Jesus’ examples of mustard seed and leaven must’ve confounded his audience. Mustard seed? The seed that grows into an invasive weed-bush, and was commonly torn out of the garden? What is valuable to God is what others tear out and throw away. And leaven? This is not the same as yeast used in modern kitchens. In biblical times, this leaven was almost universally understood as unclean. It was associated with the decay of dead bodies. Used in baking, it was a piece of leftover dough kept out to spoil in order to create leaven for future baking, much like a sourdough starter today. Yet, allowed to spoil too long it led to food poisoning.

Even now, in this day and age, yeast and the way it interacts with flour is still a mysterious process. A recent story on NPR told of Microbiologist Benjamin Wolfe, who is studying the microbiomes of sourdough starters – the yeast and bacteria that give sourdough its distinctive taste and ability to rise. Wolfe’s study is seeking sourdough starters from people all over the world. “As the microbes [in the starters] munch on the sugars in the flour, they produce carbon dioxide, ethanol, acids and a smorgasbord of other compounds that give sourdough its bouquet of flavors and aromas.” The researchers are trying to determine how starters differ with age and geographic location and how they interact with different types of flours. "We have these things right on our dinner plates," Wolfe says. "Yet there are all these mysteries of the microbiome that's right there that we haven't figured out."

The kin-dom of heaven is all around us, yet it is mysterious and elusive. In Matthew, Jesus declares that the kin-dom of heaven has come near, yet he also says that, “God has hidden these things from the wise, and revealed them to babies.” There’s a theological phrase “already but not yet” that ascribes to the idea that those who faithfully follow the teachings of Jesus are living in the kin-dom of God – it’s already here - but that God’s kin-dom hasn’t been fully realized yet on earth. Already here, but not yet realized - it’s a paradoxical way of thinking, but thinking in this non-dualistic way helps us to make sense of this mystery.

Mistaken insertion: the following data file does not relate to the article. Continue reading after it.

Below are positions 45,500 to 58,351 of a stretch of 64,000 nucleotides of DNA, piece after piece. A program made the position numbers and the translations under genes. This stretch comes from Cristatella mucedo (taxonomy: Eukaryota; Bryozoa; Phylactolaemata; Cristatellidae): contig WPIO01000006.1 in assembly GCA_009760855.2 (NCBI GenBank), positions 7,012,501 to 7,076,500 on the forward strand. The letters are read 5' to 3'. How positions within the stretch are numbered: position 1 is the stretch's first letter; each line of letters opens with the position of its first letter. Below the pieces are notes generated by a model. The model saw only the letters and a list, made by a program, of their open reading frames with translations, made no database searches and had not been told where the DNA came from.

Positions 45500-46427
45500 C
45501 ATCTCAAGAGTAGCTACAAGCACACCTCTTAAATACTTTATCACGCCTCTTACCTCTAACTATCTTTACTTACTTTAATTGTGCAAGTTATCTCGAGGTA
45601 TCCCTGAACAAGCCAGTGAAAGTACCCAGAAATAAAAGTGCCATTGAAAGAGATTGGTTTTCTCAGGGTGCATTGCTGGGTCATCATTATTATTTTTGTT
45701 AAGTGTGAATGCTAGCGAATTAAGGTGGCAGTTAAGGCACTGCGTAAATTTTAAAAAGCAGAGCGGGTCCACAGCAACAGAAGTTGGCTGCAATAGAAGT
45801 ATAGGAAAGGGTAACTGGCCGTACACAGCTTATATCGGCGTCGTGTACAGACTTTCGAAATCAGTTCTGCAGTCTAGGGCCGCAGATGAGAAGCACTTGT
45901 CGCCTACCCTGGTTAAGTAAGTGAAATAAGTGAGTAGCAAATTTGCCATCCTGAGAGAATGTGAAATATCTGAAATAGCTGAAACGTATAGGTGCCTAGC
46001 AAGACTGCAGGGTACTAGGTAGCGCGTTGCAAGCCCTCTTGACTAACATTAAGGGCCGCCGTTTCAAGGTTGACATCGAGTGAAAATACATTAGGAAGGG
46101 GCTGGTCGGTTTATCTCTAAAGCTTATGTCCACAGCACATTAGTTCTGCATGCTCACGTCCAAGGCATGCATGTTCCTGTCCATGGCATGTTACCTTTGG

Jesus says that the kin-dom of heaven is also like a treasure hidden from view and an elusive pearl. Both are out of sight – unknown except to those who seek. It reminds me of the last section of T S Eliot’s poem Little Gidding, which reads in part:

With the drawing of this Love and the voice of this Calling
We shall not cease from exploration
And the end of all our exploring
Will be to arrive where we started
And know the place for the first time.

Through the unknown, unremembered gate
When the last of earth left to discover
Is that which was the beginning;
At the source of the longest river
The voice of the hidden waterfall
And the children in the apple-tree
Not known, because not looked for
But heard, half-heard, in the stillness